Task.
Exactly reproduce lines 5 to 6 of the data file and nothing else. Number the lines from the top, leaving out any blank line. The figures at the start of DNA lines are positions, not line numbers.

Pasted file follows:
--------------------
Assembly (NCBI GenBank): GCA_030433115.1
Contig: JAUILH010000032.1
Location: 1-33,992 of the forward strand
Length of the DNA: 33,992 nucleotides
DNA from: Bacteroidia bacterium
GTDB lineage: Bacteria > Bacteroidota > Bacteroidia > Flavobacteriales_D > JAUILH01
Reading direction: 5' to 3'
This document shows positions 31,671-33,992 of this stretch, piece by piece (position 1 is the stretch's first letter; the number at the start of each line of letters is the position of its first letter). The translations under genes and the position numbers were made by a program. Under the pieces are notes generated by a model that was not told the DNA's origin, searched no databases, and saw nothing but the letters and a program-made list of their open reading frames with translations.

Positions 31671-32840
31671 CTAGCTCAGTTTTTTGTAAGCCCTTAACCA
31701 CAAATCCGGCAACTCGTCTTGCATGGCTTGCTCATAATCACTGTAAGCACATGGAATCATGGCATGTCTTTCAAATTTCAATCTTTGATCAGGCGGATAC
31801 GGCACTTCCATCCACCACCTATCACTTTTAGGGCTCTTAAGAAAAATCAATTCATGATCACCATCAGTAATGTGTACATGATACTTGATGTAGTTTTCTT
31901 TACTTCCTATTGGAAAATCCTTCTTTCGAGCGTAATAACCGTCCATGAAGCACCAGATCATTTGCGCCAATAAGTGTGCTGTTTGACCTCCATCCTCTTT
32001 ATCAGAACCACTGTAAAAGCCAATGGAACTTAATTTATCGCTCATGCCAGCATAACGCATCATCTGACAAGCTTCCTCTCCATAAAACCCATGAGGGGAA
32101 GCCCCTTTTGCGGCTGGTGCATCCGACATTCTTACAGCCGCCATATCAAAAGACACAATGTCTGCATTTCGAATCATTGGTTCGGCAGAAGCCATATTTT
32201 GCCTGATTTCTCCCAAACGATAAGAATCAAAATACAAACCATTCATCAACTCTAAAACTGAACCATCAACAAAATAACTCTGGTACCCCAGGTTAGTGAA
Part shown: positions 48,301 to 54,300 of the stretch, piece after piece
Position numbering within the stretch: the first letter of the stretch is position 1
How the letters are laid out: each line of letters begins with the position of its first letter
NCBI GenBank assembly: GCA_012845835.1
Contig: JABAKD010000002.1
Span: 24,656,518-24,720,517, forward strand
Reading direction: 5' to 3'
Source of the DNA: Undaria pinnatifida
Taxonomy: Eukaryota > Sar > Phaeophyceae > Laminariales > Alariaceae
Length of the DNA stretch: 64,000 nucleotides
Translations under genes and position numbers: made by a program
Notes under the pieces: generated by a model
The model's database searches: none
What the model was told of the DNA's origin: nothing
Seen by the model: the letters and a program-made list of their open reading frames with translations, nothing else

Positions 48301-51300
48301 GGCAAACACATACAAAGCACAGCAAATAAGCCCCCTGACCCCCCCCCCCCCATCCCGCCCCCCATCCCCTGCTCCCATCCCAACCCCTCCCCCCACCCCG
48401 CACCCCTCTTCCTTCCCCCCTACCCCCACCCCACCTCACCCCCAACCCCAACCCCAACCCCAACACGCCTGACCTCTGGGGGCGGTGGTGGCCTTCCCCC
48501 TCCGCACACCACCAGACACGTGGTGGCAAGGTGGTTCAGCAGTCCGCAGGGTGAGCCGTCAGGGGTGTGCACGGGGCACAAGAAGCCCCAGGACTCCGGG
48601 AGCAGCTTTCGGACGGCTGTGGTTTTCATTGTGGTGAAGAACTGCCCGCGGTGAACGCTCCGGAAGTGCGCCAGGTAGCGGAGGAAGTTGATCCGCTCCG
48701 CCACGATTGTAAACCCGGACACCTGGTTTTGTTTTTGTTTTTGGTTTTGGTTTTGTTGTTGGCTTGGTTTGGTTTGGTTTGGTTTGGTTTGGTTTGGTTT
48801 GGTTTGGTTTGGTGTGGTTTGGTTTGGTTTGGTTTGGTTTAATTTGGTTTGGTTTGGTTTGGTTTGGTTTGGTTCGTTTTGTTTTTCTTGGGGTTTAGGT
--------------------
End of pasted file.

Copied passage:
DNA from: Bacteroidia bacterium
GTDB lineage: Bacteria > Bacteroidota > Bacteroidia > Flavobacteriales_D > JAUILH01